Google's Matt Cutts: You Can Hide Content Only When...

Jul 26, 2013 • 8:58 am | comments (23) by twitter Google+ | Filed Under Google Search Engine Optimization

hiding homerIn one of Google's Matt Cutts recent videos, Matt answered the questions of it is okay to use those expandable web techniques to expand and collapse content. It is okay to use those techniques or is it considered hidden text and against Google's Webmaster Guidelines.

Matt Cutts said clearly that if it is done for user interests and not to spam or manipulate Google's search rankings, then it is okay.

Here is the video:

Here is the transcript:

Today's question comes from Cologne, Thomas asks. How does google treat hidden content which becomes visible when clicking a button doesn't look spam yet most of the text is in such a section. For example a simple page to buy something and show details button which reveals a lot of information about.

Okay I wouldn't be overly concerned about this but let's talk through the different consequences. It's pretty common on the web for people who want to be able to say okay click here and then show manufacturer details, show specifications, show reviews. That's that's a pretty normal indium at this point it's not deceptive, nobody's trying to be a manipulative.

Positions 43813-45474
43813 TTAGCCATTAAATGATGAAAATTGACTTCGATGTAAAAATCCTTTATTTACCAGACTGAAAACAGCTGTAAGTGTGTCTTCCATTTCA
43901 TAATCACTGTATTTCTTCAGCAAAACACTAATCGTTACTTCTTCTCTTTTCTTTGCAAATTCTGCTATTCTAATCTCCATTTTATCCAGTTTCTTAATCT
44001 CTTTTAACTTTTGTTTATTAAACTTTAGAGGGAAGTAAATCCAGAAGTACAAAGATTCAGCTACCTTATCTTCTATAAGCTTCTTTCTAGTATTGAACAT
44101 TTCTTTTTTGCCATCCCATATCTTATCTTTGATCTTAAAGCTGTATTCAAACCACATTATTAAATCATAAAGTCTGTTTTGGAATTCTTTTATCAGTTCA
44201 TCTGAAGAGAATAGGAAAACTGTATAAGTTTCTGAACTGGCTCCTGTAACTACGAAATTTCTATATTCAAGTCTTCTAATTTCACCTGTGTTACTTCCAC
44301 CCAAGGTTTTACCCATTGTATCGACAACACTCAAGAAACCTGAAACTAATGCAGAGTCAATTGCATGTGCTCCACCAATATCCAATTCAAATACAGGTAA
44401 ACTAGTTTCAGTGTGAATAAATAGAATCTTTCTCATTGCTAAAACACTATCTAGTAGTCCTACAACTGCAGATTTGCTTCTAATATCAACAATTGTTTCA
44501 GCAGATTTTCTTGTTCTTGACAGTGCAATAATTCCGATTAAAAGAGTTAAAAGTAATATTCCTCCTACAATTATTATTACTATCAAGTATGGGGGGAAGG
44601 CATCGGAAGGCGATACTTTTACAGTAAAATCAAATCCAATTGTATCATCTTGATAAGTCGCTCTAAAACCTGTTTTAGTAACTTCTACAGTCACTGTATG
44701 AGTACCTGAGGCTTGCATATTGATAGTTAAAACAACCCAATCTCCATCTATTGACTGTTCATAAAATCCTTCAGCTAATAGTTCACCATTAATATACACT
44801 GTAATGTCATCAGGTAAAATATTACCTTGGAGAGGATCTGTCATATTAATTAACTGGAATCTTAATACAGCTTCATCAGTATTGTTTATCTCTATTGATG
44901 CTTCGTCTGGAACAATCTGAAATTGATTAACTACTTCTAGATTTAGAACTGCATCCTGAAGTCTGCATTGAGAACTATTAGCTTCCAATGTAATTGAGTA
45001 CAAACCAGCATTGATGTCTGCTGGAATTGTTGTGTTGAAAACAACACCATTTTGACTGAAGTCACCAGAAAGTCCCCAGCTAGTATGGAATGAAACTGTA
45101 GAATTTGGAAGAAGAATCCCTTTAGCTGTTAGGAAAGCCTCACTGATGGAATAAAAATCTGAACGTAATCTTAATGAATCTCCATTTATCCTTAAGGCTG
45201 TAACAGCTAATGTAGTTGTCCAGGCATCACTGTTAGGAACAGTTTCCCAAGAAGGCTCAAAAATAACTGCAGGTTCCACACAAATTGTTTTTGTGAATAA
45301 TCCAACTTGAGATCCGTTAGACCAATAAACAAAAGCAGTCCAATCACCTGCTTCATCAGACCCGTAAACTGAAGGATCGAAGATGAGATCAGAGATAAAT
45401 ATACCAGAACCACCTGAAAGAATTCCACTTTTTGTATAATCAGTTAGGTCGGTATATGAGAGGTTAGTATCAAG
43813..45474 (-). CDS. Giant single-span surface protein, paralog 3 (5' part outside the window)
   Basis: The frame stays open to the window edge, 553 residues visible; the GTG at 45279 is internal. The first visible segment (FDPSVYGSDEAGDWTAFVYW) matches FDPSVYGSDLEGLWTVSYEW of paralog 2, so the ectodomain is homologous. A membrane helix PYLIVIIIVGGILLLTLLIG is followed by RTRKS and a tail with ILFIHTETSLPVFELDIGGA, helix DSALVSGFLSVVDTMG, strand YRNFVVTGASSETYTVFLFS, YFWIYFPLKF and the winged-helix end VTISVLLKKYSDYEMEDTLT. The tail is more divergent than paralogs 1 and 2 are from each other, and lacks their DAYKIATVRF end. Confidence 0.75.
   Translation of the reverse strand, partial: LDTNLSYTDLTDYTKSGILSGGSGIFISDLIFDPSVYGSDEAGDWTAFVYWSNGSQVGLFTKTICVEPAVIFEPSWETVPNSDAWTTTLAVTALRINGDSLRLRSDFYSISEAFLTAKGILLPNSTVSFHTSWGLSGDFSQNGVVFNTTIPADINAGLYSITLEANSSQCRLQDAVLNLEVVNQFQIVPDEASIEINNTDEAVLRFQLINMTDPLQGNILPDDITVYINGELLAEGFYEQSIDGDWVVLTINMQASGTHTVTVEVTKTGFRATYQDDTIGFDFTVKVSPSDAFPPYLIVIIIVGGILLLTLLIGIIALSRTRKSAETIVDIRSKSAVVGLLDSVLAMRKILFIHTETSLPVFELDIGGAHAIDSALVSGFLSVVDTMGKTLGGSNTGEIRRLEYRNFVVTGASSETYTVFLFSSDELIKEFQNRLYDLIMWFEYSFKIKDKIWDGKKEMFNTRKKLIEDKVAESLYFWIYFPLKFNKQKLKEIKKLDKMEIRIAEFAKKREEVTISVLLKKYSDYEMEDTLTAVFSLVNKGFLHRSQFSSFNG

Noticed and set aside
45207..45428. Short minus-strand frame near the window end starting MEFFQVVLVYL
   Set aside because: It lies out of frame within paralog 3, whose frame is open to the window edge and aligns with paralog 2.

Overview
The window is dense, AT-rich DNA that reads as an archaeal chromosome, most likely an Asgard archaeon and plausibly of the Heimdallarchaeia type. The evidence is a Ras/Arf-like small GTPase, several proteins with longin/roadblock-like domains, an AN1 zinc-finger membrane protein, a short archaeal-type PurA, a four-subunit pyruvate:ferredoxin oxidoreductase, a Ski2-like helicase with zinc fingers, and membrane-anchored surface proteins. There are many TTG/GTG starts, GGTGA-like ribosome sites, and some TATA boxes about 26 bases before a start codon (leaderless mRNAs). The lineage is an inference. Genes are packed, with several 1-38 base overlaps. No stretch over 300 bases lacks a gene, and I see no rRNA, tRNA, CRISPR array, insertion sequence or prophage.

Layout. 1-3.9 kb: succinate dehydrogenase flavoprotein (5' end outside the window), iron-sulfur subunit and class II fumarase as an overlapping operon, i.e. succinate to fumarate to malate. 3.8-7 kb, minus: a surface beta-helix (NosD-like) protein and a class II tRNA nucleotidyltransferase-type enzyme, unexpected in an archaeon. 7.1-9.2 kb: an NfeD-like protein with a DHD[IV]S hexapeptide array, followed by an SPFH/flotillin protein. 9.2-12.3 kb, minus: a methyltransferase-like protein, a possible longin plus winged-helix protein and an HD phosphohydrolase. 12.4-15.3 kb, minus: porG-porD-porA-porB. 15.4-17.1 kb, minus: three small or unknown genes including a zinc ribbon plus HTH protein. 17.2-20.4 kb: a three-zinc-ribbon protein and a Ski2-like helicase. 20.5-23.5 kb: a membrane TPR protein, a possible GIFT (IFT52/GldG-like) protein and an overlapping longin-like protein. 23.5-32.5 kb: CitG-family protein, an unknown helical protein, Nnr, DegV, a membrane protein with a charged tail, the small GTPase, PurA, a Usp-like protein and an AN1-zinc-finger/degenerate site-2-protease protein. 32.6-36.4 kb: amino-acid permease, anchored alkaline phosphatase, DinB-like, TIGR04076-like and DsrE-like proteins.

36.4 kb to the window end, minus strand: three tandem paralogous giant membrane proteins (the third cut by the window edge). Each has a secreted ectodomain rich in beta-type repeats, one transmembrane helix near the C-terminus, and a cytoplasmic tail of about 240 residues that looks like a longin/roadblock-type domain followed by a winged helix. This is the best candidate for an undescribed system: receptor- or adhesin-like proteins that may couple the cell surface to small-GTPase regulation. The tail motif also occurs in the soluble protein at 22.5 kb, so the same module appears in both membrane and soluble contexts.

It's easy to see that this is text that's intended for users and so as long as you're doing that I really wouldn't be too stressed out.

But certainly if you were using you know a tiny little on that users can see in there's like six pages of text area and there is not intended for users and there is keyword stuffing then that is something that we possibly could consider hidden text.

But in general if you just have something where you have a nice ajax sort of site and things get revealed that you tried to keep things clean. That is not the sort of thing that's going to be on the top of our list to worry about because a lot of different sites really do that. It's pretty common on the web a lot of people expect that on the web.